“We wanted to ensure [the division of 2nd edition vs. 1st] did not repeat, by trying for an (unobtainable) goal of 100% conversion,” said Dancey. “The OGL was a big part of making that possible – because it let hundreds of developers fill in the niches that Wizards didn’t have the time or the inclination to do itself, including a lot of content desired by 1st and 2nd edition players.”

When it was published in 2000 along with the 3rd edition of the rules, the OGL sparked unprecedented growth in the RPG industry. The OGL made it so easy to use the rules conventions of D&D like hit points, spells and monsters that hundreds of products – the official signifier of D&D-compatible materials created using the OGL – emblazoned on them made their way to game store shelves.

“The core of the D&D property was released through the Open Game License. WotC held back a few monsters like beholders and mind flayers, but for the most part the guts of D&D were made available to everyone for legal re-use,” said Chris Pramas, President of Green Ronin Publishing. Companies Green Ronin were able to use the OGL to create entire RPG lines like the superhero game Mutants & Masterminds and make a significant amount of money.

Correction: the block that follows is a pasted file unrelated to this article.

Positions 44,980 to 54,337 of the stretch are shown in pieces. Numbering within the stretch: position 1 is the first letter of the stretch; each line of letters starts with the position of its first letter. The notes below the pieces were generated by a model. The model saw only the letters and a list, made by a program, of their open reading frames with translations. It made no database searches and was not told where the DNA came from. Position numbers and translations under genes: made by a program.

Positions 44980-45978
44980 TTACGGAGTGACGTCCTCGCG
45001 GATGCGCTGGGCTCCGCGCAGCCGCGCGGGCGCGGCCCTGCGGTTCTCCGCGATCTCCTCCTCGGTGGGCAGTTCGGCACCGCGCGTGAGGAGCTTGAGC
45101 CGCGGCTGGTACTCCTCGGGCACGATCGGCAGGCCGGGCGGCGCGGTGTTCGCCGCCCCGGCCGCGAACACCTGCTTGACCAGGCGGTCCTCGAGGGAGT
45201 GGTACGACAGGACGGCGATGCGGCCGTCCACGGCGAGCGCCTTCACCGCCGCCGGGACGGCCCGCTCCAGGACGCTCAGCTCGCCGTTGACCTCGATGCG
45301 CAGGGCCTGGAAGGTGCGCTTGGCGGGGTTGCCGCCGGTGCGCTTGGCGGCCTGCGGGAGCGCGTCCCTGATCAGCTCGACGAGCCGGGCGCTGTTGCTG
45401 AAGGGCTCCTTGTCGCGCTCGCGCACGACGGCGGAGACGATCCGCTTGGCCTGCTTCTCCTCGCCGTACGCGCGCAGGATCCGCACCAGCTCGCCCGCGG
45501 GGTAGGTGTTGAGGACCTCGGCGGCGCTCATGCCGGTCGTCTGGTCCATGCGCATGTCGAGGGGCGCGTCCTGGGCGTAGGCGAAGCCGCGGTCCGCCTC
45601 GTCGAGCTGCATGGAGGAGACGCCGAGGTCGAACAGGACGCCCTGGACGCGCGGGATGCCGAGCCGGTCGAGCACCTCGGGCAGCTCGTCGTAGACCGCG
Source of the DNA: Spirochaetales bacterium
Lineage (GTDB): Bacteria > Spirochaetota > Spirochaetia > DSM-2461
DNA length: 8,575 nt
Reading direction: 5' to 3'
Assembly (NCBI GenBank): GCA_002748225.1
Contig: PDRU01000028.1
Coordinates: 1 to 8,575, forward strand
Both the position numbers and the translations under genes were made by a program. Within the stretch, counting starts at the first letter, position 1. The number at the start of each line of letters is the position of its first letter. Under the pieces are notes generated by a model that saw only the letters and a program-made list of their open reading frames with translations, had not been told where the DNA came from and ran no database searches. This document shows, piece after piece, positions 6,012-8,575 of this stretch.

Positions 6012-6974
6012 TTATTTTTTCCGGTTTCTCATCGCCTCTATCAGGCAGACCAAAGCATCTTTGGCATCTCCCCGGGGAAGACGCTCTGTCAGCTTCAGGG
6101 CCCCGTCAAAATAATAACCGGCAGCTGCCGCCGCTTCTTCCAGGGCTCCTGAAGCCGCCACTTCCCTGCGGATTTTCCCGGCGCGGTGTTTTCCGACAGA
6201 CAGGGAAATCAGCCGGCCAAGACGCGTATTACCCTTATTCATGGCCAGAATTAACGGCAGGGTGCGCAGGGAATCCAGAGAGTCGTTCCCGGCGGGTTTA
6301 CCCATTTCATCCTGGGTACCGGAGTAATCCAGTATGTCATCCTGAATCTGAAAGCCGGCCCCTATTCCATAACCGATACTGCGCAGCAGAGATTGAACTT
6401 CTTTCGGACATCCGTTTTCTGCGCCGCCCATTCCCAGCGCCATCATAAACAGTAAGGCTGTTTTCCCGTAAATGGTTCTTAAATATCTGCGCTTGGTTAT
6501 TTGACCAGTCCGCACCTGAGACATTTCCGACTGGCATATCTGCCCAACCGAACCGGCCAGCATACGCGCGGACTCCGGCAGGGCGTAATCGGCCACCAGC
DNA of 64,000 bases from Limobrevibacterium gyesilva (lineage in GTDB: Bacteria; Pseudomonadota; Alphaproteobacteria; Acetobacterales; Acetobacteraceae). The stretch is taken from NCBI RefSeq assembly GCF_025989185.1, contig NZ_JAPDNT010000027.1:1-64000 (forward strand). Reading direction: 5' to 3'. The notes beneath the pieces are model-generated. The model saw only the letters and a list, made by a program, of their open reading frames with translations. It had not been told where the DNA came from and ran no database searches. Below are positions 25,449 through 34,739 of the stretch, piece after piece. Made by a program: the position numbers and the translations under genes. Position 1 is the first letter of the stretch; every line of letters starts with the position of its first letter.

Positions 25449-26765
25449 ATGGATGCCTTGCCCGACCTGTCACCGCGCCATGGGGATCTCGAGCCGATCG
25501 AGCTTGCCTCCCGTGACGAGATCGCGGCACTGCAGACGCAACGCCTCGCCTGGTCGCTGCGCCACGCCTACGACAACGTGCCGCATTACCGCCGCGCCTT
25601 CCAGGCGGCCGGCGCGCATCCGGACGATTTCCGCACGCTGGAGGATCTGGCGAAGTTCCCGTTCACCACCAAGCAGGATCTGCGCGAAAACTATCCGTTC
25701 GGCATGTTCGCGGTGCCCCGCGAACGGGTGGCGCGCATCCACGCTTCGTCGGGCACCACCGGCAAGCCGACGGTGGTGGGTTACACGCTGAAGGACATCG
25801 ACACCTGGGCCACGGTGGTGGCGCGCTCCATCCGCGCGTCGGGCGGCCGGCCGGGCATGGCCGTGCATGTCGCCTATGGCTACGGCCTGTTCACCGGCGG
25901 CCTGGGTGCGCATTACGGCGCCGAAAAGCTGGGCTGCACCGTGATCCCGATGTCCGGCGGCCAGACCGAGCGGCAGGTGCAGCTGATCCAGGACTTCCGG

The OGL and the 3rd Edition of D&D were unarguably a success. “[3rd edition] was the most successful RPG published since the early years of 1st edition AD&D,” Dancey said. “It outsold the core books of 2nd edition AD&D by a wide margin. I attribute some of that success to the OGL and to the massive amount of player network support the OGL engendered.” According to a 2007 issue of Comics & Games Retailer , five out of the top ten bestselling RPGs were either published by Wizards of the Coast or utilized the OGL. More than that, the OGL allowed smaller companies and even individuals with big ideas to bring their products to the market. Because of the OGL, gamers could concentrate on imagining new adventures, dungeons, and characters instead of reinventing the nuts and bolts of the mechanics.